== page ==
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GiveLife.ca

    
Pierre Elliott Trudeau:
1919-2000


Parents, teachers grateful for legacy of bilingualism
By BRIAN LAGHI
The Globe and Mail
Tuesday, October 3, 2000

CASSELMAN, ONT. -- He may have misunderstood the West and caused division in Quebec, but in this small bilingual community east of Ottawa, the locals say Pierre Trudeau got it just right.

More than 1,000 residents of this French-English enclave lined the railway tracks yesterday to remember the man whose policies have given them greater control over their children's education and eased their fears of assimilation within the larger English-speaking population.

"He's always stood up for our rights," said 17-year-old Jean-François Asselin, one of hundreds of French-language students who stood in the morning sun to say goodbye. "Of all those who have come and gone, he always stood out."

The hallways of Mr. Asselin's high school stood empty yesterday as students joined scores of adults at the side of the tracks to clap, salute and wave flags while Mr. Trudeau's funeral train rumbled past.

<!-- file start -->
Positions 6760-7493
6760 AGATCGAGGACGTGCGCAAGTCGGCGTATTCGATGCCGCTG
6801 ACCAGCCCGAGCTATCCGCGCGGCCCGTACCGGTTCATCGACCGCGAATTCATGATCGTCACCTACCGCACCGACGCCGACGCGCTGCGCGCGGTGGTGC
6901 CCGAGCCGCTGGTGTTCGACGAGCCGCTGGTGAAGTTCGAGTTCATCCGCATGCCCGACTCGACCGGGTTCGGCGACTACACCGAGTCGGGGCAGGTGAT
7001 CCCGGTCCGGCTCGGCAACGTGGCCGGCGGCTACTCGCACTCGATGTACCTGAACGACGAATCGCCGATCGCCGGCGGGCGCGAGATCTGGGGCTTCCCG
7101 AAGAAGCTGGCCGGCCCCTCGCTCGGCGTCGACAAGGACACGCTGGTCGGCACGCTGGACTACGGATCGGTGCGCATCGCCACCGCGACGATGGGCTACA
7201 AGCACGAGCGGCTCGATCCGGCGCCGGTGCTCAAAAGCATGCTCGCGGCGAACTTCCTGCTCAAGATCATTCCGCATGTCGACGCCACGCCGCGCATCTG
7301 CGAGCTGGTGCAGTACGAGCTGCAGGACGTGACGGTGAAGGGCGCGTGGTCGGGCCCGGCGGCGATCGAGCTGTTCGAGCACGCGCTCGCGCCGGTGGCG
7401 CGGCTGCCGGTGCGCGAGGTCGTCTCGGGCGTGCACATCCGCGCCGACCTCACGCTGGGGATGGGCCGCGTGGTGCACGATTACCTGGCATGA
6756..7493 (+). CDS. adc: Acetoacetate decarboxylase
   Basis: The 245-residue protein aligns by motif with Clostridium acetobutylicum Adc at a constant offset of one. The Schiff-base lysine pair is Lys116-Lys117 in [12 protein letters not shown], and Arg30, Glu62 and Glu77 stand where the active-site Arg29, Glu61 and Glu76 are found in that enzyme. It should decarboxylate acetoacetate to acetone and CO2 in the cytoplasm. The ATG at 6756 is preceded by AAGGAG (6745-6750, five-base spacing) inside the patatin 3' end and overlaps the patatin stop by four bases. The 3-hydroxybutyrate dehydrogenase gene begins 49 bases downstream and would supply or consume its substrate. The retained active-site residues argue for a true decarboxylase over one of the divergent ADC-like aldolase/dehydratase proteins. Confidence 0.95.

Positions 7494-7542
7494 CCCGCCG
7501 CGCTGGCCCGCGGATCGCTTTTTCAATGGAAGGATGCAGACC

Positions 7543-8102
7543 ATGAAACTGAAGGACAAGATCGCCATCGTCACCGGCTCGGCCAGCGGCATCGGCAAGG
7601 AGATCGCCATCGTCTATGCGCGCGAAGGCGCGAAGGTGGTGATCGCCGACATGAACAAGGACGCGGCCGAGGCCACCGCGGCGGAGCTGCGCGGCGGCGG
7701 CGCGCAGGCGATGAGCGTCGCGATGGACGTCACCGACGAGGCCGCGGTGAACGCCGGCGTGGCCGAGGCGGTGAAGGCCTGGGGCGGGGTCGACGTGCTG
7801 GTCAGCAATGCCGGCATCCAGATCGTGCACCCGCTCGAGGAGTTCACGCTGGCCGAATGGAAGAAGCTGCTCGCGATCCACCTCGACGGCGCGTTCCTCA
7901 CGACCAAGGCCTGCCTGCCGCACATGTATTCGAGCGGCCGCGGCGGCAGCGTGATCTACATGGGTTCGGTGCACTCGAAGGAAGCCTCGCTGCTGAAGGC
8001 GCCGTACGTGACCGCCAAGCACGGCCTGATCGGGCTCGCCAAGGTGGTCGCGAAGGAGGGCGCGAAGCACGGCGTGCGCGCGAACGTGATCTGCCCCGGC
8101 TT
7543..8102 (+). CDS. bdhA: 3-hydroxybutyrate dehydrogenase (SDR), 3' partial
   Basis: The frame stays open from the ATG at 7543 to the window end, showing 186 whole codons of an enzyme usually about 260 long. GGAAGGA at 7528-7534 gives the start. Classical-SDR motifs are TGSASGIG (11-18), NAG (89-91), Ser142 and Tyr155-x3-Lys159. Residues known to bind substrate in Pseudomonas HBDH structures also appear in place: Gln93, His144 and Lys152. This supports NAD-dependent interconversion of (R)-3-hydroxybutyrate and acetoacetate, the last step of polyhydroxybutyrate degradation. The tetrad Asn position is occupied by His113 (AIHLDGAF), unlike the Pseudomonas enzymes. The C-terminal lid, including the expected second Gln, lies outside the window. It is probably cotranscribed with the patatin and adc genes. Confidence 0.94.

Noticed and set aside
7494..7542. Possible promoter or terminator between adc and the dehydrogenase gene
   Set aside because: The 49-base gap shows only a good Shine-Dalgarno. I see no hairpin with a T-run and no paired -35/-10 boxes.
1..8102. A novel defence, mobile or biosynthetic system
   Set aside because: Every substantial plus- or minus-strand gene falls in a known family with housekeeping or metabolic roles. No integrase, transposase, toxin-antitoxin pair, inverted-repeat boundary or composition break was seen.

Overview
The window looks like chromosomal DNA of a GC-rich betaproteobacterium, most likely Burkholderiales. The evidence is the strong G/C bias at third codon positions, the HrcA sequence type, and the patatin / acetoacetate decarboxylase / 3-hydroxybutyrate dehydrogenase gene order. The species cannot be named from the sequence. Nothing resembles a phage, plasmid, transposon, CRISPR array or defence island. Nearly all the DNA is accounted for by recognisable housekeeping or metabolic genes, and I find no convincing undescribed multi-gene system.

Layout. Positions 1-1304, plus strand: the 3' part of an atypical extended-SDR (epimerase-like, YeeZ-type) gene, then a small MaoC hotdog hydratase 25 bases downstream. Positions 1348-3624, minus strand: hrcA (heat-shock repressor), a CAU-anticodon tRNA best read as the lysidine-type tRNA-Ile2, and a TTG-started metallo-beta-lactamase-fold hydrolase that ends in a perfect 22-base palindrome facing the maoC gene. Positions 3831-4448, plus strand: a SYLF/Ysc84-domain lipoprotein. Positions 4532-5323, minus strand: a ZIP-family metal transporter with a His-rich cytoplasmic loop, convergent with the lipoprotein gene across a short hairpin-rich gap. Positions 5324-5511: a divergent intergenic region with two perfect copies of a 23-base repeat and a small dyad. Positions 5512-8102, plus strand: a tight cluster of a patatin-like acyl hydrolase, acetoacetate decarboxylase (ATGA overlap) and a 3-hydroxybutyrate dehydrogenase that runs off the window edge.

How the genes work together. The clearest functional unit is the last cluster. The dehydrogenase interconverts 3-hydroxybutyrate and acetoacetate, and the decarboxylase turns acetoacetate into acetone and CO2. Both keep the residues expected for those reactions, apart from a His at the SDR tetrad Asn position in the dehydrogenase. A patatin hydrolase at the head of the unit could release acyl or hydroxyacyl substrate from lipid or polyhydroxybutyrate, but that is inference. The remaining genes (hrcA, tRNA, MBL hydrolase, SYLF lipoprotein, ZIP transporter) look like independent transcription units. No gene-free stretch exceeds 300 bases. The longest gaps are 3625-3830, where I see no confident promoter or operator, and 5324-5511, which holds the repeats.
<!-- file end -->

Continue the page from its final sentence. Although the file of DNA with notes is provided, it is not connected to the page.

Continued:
A massive Canadian flag hung from the ladder of the village's fire truck, while several other mourners unfurled the Franco-Ontarian flag -- a green-and-white banner that depicts both the Quebec Fleur-de-lis and the Ontario trillium. Others took photographs as Mr. Trudeau's eldest son, Justin, stood in the train's doorway waving

Many remembered positively Mr. Trudeau's legacy of bilingualism.

Mr. Asselin said Mr. Trudeau's effort to protect the francophone minority, and beef up French-language education rights make him secure that he can live anywhere in Canada and be comfortable.

One of Mr. Asselin's teachers, Marcel Brault, said: "Trudeau reflected what franco-Ontarians should be. He is the model for the culture."


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